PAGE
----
The name of Nichijou‘s game is “absurdity.” It takes typical , boring situations and cranks the silliness up to 11, many times without warning. Of course, Nichijou also contains not-so-ordinary happenings, as well. The main source of the oddities comes from the Shinonome household, which makes sense considering the characters’ backgrounds. 

The series also includes mini-segments that stray away from the main characters. The most common one, “Helvetica Standard,” contains most of the series’ absurdist humor. The art style is a lot rougher here, and the soundtrack teeters on the weird side. A lot of the jokes rely on some Japanese language comprehension and, at times, even more random slapstick gags than the main parts. Not every segment is a winner, but a few of them are gold (my favorite involving a girl’s secret crush). Another segment named “Love-Like” features short skits involving adorable and wholesome interactions between different people. A welcome break from the insanity, the “Love-Like” portions will melt your heart. 


If I were to say that one of the most intense scenes in all of anime was two fifteen-year-old girls struggling to break a pumpkin, that’d be hard to believe, wouldn’t it? No, that’s just the magic of Nichijou. Kyoto Animation snapped on this show. For a series that’s almost a decade old, Nichijou holds some of the most dynamic, personality-filled animation choreography in anime history. 

The art style is moe in nature, with the characters having a more simple, rounded, cutesy appearance. Although the designs are 1:1 with the original manga, they transfer over to animation exceptionally well. The simplicity and lack of detail allow the show’s most intense moments to be as crazy as possible without having to sacrifice anything. Furthermore, the control over the intricacies of the art style is masterful. Nichijou, at its status quo, is bright, with flat, somewhat muted colors. When chaos ensues, the heavily inked outlines,  darker colors, and overabundance of speed lines and paintbrush-styled effects take over. Mere words can’t describe the visual impact of this show. 


Nichijou is a masterclass in sound design. The sound effects perfectly complement the frenetic animation and solidify the impact of the most intense scenes. The score, despite the crazy nature of the series, is almost cartoony in nature. There are a lot of live orchestral instruments (especially strings), and the compositions themselves are reminiscent of animated classics like Tom & Jerry and Looney Tunes. The silly and jovial soundtrack sounds almost ill-fitting to the events I described above, but somehow it just works.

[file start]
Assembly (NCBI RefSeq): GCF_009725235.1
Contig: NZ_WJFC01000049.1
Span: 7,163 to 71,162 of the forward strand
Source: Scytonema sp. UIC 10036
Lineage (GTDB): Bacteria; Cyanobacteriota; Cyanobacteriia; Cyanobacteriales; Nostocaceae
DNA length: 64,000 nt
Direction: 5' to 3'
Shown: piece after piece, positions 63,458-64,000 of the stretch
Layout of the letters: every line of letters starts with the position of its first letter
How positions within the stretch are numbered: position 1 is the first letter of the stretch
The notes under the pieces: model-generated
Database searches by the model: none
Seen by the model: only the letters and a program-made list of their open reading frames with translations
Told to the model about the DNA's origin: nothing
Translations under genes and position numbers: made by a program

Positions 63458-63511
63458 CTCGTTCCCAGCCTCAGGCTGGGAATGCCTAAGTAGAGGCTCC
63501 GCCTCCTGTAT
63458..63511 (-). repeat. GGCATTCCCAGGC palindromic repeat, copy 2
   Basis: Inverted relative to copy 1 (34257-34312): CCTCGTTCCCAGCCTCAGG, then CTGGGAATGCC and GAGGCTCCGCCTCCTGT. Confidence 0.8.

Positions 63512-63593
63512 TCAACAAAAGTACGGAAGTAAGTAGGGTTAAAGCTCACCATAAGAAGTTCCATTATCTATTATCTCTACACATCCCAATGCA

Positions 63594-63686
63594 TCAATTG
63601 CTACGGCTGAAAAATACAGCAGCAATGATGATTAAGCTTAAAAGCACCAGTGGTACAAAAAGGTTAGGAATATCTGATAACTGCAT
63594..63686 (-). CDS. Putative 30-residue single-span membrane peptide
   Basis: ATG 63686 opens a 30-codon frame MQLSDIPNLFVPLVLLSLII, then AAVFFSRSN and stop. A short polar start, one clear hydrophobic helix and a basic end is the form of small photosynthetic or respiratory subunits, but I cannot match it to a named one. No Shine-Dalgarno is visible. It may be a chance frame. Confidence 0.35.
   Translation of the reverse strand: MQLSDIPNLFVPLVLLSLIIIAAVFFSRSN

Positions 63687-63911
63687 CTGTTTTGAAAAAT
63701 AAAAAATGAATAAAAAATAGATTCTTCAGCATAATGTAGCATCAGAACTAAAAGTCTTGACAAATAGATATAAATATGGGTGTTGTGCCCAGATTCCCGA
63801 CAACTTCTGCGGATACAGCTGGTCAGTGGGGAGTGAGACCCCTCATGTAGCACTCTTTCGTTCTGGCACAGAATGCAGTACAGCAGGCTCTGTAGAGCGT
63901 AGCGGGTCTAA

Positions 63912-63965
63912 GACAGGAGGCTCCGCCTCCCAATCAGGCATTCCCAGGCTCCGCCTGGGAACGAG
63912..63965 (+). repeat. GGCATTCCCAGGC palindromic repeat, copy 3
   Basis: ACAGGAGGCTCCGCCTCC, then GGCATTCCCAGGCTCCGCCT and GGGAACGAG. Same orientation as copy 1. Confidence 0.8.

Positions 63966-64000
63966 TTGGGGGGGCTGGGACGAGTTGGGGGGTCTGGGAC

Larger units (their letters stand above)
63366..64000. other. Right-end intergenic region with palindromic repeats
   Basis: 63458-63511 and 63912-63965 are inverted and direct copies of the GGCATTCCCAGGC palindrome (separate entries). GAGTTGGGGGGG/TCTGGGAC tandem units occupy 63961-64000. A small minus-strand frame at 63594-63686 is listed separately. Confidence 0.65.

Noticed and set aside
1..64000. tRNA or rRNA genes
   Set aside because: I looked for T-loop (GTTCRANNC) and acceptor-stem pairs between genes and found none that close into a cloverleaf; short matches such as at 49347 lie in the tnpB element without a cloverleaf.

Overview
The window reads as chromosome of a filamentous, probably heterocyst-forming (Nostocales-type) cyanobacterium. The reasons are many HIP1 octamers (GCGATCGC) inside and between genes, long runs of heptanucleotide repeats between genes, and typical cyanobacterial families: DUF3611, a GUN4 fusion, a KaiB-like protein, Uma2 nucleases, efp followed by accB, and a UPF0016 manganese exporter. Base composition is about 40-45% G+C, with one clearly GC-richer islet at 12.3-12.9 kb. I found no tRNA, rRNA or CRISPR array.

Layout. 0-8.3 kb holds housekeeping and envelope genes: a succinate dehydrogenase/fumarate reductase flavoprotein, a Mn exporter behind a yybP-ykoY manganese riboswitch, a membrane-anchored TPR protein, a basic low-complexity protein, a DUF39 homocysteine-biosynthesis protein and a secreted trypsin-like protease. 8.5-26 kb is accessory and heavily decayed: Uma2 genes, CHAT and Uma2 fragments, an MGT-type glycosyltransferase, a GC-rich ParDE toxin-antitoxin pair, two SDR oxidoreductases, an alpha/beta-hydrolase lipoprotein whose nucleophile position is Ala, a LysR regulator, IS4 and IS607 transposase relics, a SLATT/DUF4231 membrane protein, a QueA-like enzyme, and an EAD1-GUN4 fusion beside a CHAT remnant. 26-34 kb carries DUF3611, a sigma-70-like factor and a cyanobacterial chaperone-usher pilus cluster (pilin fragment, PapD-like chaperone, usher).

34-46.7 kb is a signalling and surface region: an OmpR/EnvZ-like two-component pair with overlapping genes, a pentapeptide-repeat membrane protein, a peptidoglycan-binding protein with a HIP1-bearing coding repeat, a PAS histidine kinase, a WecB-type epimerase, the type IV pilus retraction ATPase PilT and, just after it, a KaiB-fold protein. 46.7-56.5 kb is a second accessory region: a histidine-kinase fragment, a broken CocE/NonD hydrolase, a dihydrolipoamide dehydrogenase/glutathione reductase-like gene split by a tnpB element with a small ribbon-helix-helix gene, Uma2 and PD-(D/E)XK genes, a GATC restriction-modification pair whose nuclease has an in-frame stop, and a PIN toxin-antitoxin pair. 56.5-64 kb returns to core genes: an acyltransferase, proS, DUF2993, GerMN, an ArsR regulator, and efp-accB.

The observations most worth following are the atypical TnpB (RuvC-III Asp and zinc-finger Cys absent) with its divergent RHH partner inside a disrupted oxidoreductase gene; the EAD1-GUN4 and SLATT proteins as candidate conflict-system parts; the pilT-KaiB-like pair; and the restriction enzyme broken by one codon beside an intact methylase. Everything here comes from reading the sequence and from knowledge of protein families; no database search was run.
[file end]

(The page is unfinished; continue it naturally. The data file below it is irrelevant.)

I still can’t believe that Nichijou finally has an English dub after nine years. I’m even happier that the dub ended up being stupendous. Funimation assembled an all-star cast of Texas’s finest, featuring the wondrous talents of Morgan Garrett, Leah Clark, Jad Saxton, Kristen Mcguire, and many more. I can’t pick out a particular standout role because every voice actor brought their A-game and nailed their performances. 

What impressed me more was the localization. Even though a lot of the humor in Nichijou is centered around the Japanese language, they somehow managed to make it work, leaving the simple ones intact and changing some of the more complex ones into something that fits contextually and remained funny. Not everything could be feasibly adapted, but for something as context-heavy as Nichijou, Funimation did a fantastic job adapting it.


Nichijou makes absolutely zero sense in the best way possible. An audiovisual masterpiece filled with top-shelf, absurdist comedy, it’s a one-of-a-kind show that still holds up after almost ten years. There’s not another anime like it, and won’t ever be another like it. Maybe.

Score: 9/10 (really 11/10)


  • Equal parts hilarious, relatable, adorable, absurd, and wholesome
  • Fantastic score and sound design
  • Immaculate dynamics between the characters
  • The Shinonome family’s mini-plot was surprisingly warm and touching
  • Absolutely INSANE animation quality


  • Some jokes are very “Japanese” and won’t always hit well with those who don’t understand Japanese language/puns
  • There’s no season 2…

How you can watchThe series is available on Blu-Ray (in both subbed only and dual audio versions) via Funimation.

Nichijou is streaming on:

Alien.Renegade is a writer and reviewer for Toonami Faithful, a Toonami-styled video editor, and the creator of many Toonami-inspired tracks. You can follow him on Twitter @AlienRenegade